Date of Award

Spring 4-24-2014

Degree Type

Thesis

Degree Name

MS Experimental Psychology

Department

Psychology

Advisor

Amy Joh, Ph.D.

Committee Member

Marianne Lloyd, Ph.D.

Committee Member

Amy Hunter, Ph.D.

Committee Member

Kelly Goedert, Ph.D.

Keywords

Visuospatial, motor practice, mental practice, modeling practice, task difficulty, block design

Abstract

The importance of visuospatial skills for every day survival is highly evident. Practice is a mechanism by which visuospatial skills can be enhanced. The current study examined how general practice, different types of practice, and levels of task difficulty affect visuospatial performance. Seventy-eight undergraduate students participated in the Block Design Task (extracted from the Wechsler Adult Intelligence Scale) in which they had to construct a design with the blocks based on a printed image. Prior to completing 40 test trials, participants received opportunities for motor (physical), mental (visualization), or modeling (observational) practice. Half of the trials contained easy designs, and the other half of trials contained difficult designs. Results indicate that participants benefitted from general practice across trials and that performance was dependent on task difficulty. However, there were no differences in performance due to type of practice. Overall, the results of this study implicate that practice aids in visuospatial performance, and that task difficulty is a mediating factor.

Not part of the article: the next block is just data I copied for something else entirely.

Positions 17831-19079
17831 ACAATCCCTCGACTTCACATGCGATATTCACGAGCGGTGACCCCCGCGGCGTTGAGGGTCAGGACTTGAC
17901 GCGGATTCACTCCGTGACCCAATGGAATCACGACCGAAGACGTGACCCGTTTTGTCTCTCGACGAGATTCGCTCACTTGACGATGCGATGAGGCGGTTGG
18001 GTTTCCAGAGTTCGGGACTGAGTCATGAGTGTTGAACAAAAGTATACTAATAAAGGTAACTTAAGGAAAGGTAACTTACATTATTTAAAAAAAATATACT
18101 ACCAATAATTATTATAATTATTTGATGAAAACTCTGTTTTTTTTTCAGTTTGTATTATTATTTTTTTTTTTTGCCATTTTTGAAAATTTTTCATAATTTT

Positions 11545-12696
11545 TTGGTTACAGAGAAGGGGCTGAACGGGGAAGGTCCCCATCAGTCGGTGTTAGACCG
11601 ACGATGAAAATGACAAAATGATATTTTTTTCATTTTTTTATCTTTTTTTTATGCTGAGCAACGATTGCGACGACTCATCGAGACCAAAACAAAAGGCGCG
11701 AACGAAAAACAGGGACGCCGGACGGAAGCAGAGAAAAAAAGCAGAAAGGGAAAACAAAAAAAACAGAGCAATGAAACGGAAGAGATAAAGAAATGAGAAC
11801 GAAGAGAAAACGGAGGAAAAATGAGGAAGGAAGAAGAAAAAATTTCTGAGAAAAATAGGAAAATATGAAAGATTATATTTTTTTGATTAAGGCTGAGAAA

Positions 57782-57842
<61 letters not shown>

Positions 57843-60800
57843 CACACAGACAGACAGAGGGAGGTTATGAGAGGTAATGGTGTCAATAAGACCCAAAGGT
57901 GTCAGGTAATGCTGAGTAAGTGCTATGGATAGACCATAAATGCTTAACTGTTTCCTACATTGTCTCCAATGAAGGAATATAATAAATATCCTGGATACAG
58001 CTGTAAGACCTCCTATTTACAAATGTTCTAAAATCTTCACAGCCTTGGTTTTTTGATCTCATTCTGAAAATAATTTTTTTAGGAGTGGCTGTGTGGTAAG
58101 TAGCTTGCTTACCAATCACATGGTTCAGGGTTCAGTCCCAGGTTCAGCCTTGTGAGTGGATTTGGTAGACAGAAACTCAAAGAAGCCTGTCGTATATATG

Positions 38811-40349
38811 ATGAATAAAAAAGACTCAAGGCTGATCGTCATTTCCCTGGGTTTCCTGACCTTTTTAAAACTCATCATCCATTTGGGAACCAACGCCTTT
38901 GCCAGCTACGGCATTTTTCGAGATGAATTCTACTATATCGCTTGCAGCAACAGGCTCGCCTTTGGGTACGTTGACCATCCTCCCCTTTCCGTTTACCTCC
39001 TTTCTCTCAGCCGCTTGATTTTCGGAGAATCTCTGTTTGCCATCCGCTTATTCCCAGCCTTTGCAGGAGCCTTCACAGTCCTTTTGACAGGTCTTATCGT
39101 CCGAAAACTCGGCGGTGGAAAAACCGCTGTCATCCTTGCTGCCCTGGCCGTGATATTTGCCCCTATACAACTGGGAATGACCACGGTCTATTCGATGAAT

Included in

Psychology Commons

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